Acordo de cooperação; define diretrizes para a política de fomento, de colaboração e de cooperação com organizações da sociedade civil; e altera as Leis nºs 8.429, de 2 de junho de 1992, e 9.790, de 23 de março de 1999. (Redação dada pela Lei nº 13.204, de 2015.
CMPS training program
PT 7 Individual Psychoanalysis An approved training analysis is required of all candidates during their enrollment in the CMPS training program. (See graduation requirements.) Documentation of analytic hours must be provided annually.
PT 8 Group Analysis Sessions of an approved group therapy analysis may be applied toward requirements for graduation. GT 190 Group Experience in Modern Psychoanalysis (30 clock hours credited as PT 8, Group Analysis) Through participation in a two semester experiential group, beginning students explore multiple transferences, the use of the group in recognizing individual repetitions, and the techniques that apply to group leadership and group membership.
GT 190 Advisement Orientation Group
This is a one-year experience to orient students with each other and the learning process at CMPS. The class provides students the opportunity to consider and discuss all aspects of their training. (Recommended for the first two semesters of training.)
I. THEORIES OF HUMAN DEVELOPMENT: THE MATURATION PROCESS This group of courses offers students an opportunity to learn how repetition unfolds in psychoanalysis. Maturation courses investigate knowledge of normal and pathological development, as well as theories of regression, and relate cases to stages in the developmental process. Neurophysiological sequences are related to the vicissitudes of instinctual life as they affect emotional development.
PT 140 Socio-Cultural Influences on Maturation and Psychopathology (45 clock hours) This course explores the effect of the social world on the individual. It examines how socio-cultural experiences and affiliations shape personality and the effect that family, ethnic group, gender, culture, and race have on identity development and psychopathology are examined. In addition to the class work, there is a weekly lab component in a setting chosen by the student.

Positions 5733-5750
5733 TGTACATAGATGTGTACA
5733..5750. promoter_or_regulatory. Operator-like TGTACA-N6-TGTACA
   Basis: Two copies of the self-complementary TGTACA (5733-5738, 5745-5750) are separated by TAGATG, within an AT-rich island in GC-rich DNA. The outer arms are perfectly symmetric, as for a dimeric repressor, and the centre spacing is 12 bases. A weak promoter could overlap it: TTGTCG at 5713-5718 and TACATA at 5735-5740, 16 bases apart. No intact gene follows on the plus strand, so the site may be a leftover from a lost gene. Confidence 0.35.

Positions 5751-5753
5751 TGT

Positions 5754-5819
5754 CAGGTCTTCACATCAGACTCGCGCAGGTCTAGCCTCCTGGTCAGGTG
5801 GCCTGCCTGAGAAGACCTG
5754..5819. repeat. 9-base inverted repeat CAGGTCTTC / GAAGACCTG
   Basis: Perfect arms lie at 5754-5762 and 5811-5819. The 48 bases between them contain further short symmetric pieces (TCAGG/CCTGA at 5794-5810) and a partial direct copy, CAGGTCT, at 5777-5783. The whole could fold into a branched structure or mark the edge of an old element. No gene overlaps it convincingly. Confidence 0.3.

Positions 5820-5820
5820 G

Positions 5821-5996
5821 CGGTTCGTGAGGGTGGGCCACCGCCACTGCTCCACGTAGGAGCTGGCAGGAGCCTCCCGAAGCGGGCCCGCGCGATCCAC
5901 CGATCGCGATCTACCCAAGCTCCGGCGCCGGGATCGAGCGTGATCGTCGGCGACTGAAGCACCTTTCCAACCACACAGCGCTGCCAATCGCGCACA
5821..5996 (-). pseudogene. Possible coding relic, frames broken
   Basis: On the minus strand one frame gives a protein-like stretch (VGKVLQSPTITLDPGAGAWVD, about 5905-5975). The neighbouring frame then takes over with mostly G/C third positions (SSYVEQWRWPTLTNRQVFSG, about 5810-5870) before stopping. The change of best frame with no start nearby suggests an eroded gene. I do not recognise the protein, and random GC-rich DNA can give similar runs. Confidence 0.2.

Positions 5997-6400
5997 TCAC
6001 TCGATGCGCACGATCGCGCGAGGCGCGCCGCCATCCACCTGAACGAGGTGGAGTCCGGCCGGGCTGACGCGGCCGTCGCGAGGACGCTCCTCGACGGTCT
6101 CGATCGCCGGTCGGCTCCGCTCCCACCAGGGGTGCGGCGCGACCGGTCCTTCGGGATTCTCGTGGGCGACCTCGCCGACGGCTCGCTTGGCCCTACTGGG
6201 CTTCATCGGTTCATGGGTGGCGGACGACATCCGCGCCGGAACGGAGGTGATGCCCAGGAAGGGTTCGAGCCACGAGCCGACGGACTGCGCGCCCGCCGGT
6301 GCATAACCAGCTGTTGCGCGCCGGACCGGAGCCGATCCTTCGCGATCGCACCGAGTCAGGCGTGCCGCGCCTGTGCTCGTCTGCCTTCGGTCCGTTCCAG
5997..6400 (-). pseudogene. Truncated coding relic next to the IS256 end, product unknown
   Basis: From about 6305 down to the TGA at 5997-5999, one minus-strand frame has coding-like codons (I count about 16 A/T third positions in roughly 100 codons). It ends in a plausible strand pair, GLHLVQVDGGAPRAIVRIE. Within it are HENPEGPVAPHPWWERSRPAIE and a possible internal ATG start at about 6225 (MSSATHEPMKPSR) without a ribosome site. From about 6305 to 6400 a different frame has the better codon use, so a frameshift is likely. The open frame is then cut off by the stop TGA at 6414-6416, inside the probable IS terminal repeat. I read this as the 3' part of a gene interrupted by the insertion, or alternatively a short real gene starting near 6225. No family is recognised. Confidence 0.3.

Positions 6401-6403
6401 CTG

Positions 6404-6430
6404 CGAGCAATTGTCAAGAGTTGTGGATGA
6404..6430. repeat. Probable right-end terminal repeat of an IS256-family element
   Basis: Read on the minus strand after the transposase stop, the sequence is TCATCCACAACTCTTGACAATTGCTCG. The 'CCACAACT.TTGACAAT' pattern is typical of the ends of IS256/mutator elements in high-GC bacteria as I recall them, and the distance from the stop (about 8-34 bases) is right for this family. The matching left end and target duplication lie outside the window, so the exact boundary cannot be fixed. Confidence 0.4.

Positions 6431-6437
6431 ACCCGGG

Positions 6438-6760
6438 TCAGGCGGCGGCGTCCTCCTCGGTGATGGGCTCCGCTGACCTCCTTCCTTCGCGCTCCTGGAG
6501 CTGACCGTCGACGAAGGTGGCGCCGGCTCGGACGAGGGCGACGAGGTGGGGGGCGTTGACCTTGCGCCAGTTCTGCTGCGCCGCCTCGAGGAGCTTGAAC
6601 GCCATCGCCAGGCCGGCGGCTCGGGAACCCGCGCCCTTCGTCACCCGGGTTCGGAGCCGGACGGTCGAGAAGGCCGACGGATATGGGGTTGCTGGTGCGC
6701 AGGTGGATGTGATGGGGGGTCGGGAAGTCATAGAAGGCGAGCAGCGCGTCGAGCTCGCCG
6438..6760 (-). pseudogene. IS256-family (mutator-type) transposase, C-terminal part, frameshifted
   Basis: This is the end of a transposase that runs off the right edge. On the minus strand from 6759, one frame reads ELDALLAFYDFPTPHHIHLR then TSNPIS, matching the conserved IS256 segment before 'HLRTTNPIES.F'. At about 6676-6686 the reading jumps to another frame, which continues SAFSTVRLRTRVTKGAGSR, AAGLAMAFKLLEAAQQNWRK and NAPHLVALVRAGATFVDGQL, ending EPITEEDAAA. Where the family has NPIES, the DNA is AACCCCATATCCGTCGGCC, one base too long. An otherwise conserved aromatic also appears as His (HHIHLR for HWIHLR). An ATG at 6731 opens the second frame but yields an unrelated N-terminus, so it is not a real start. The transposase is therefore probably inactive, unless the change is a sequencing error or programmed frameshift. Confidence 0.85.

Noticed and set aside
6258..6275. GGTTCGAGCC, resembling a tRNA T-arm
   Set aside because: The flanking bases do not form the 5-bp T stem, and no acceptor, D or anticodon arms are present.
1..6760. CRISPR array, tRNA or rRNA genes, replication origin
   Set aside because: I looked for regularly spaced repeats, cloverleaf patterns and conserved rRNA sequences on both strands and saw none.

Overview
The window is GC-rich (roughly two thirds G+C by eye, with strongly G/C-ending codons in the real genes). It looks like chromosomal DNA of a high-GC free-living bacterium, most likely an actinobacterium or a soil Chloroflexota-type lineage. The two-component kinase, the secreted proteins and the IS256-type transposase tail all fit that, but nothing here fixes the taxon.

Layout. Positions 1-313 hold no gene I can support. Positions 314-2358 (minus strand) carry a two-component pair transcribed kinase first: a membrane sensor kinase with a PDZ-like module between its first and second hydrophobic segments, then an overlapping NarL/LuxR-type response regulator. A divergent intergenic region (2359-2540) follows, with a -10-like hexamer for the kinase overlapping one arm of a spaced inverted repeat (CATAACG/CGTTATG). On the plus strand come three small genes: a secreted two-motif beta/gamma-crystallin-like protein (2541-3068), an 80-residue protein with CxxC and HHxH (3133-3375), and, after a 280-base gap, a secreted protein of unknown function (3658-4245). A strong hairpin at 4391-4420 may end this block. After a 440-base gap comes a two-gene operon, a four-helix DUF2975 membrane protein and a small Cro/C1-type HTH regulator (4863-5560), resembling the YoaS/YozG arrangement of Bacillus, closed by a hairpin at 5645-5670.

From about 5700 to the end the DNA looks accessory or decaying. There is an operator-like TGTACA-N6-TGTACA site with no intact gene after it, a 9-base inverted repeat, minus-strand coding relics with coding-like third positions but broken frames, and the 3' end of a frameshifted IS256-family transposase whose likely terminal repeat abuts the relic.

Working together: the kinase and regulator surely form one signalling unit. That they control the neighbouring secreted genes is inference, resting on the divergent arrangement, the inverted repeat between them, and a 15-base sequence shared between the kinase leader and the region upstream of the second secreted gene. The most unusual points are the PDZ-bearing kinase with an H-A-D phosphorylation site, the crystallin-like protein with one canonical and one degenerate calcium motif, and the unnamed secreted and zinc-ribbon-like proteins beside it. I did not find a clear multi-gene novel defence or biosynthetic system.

PT 141 and PT 142 required for Certificate Candidacy.
PT 141 Human Development: How the Mind Unfolds, Semester 1 (30 clock hours) This course explains the constitutional and environmental factors that contribute to maturation in the first stage of life. It considers patterns of infantile experience from the earliest conflict states, symbiosis, omnipotence, envy, and oral/anal eroticism. Aspects of character structure emanating from the preverbal infantile experience with an exploration of destructive and constructive drives are examined in order to study normal and pathological development.
PT 142 Human Development: How the Mind Unfolds Semester 2 (30 clock hours) The emotional dynamics of the child in the oedipal stage are paramount to development. Children in this age group struggle with beginning transformations of the destructive drive and its influence on character, including oppositional syndromes and other defenses that develop to deal with aggressive impulses. The course examines early somatization struggles as well as the role of fantasy and screen memories in maturation. It looks at specific forms of the Oedipus complex within the family romance.
Two of the following three courses are required for graduation:
PT 143 Latency (30 clock hours) This course focuses on the operation of the drives during latency through adolescence to early adulthood. It includes normal and abnormal patterns, reorganization of the psychic structure during puberty, and use of regression. The maturational process is studied as it unfolds in the development of an individual body and mind.
PT 144 Adolescence (30 clock hours) In adolescence, the struggle toward maturation causes psychic turmoil. The goal is to study maturation as it unfolds in the development of an individual’s body and mind, to explore adolescent drive issues, conflicts, and resolution, and to understand the second reworking of early issues within the framework of greater biological maturity.
As unresolved early childhood conflicts reemerge, resistances to adulthood can lead to various social and psychological problems. The course explores adolescent conflicts, difficulties with object relations, and possible solutions to the conflicts and difficulties.
PT 147 Adulthood (30 clock hours) This course identifies the central developmental tasks and inherent conflicts typical of adulthood. Young adults struggle with pregenital and genital aims, including the repetition of incestuous longings and the fear of intimacy. Middle-aged and older adults face new realities: limitations of possibility, physical and sexual changes, menopause, the departure of children, marital readjustments, and the awareness of death. Also examined are early conflicts that re-emerge in the aging process and transference/countertransference and resistance issues in the treatment of aging patients.
II. PSYCHOANALYTIC THEORY This area of study gives students a broad foundation in classical and contemporary theories of psychoanalysis. Four courses required for Certificate Candidacy.